Archive for the ‘western ideology’ category

Iranian Access Routes into Afghanistan

January 5, 2009

In a recent item in the NYT (December 31), there was extensive discussion of the need for alternative supply routes into Afghanistan for both military and development assistance. The Khyber pass may simply become too exposed to use successfully.

Although a quick look at the map would suggest that transit through Iran is the obvious alternative, Iran was notably absent from the discussion. Compared to the use of Central Asia, which was emphasized in the article, it would be much more cost effective to land supplies at the Iranian port of Bandar Abbas on the Persian Gulf and use its rail and road connections to Mashhad in northeast Iran. From Mashhad, there are well developed roads and may soon be railroads to Herat in Afghanistan.

We may not like the Iranian regime, but we did not let such considerations bar us from using Iran as a conduit for supplies for Stalin’s USSR in World War II.

Iran helped us in the beginning of our Afghan adventure, has maintained good relations with Kabul, and its Shiite adherents are mortal enemies of the Taliban and al-Qaeda. Let us build on our common interests so that we might forge a more effective and less costly Middle Eastern Strategy. This should be high on the agenda when President Obama “sits down” with the Iranians.


Iraqi Kurdistan: Democratic or Democratic Enough?

July 7, 2007

In a recent Op-Ed, Thomas Friedman proposed that if we lose out on all our other dreams in Iraq, we should at least make sure that we preserve Iraq’s Kurdistan as a bastion of democracy. He and others admit that it is not perfect, referring to its well-known high level of corruption.

I am afraid that corruption is only one of the failings of this enclave that is often pictured as a shining exception. Politically, the area is two areas, ruled for years by strong tribal leaders exercising what is essentially dictatorial powers. Half is run by the KDP under the Barzanis, the other half by the PUK under the Talabanis (Talibani is also the current President of Iraq — “President” being a largely ceremonial post). PUK and the KDP are actually modern versions of long-standing tribal alliances, alliances that have often fought each other as much as the outside world. Barzani even invited Saddam in to help him with one of these contests in the 1990s. Later, the two groups “made up”, at least temporarily, forming an alliance that is still maintained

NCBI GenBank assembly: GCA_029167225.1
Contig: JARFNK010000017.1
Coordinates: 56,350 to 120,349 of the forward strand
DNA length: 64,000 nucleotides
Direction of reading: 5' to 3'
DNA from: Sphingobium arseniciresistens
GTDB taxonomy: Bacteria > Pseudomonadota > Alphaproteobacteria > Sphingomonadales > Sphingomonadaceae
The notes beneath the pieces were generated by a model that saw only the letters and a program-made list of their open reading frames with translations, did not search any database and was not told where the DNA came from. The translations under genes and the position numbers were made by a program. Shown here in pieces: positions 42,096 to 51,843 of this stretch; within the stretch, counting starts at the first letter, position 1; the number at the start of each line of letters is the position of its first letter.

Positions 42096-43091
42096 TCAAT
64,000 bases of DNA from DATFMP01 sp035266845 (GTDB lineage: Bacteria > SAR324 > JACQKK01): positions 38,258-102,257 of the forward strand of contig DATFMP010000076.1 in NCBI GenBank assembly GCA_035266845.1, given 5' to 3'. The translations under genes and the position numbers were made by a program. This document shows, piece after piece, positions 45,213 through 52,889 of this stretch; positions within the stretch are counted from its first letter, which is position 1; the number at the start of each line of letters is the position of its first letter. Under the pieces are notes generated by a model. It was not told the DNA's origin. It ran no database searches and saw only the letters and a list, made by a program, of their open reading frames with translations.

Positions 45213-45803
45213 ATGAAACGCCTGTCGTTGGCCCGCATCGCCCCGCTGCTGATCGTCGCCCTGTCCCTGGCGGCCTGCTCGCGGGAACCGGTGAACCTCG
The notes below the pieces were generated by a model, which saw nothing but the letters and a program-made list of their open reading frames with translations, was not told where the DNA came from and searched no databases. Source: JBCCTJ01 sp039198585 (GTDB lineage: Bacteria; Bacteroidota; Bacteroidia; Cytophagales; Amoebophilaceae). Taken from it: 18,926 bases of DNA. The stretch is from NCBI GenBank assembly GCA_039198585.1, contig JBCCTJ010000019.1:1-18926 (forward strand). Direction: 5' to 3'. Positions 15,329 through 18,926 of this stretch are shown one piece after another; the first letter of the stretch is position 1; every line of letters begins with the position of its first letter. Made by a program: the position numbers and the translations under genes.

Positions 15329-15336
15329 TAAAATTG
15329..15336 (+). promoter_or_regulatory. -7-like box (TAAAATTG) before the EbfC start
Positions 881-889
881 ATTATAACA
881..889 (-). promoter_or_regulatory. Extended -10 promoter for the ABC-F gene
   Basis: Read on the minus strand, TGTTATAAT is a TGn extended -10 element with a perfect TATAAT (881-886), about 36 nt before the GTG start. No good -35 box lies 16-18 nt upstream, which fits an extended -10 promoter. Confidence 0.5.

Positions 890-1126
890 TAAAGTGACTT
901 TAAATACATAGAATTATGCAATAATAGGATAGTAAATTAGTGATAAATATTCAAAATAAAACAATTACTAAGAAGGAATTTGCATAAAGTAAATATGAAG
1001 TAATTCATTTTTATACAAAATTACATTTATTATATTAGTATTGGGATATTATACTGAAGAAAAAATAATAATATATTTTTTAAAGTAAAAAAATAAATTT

The elections that have been held recently reflect absolute internal control within the subregions. As one reporter recently wrote here : “These areas should not be confused with democracies. They are one-party statelets little different from places like Azerbaijan or Kazakhstan, both secular U.S.-aligned dictatorships run by and for a clique of clans unafraid to maintain their rule through force.”

I agree with Friedman that we should help preserve the level of security and welfare and progress that the Kurds have achieved. But we should be preserving it not so much as a example of our success in bringing democracy to the Middle East, but as an example of the level of achievement that it is rational at this point in the political development of the area to aspire to. Our mistake in Iraq was to imagine that the Iraqis wished to and could establish thriving democratic institutions. We might have done better to have helped Baath civilian and military leaders form a government based on Iraqi values and abilities, a government that we could have turned over the country to long before now. In accepting and defending the emerging Kurdish state or “autonomous province” in the old Soviet terminology, we would be demonstrating that we can work with partial solutions to the problem of governance, solutions that are more democratic than exist now in most of the area and yet fall short of, and will for many years continue to fall short of Western ideals.

Blood in the Sand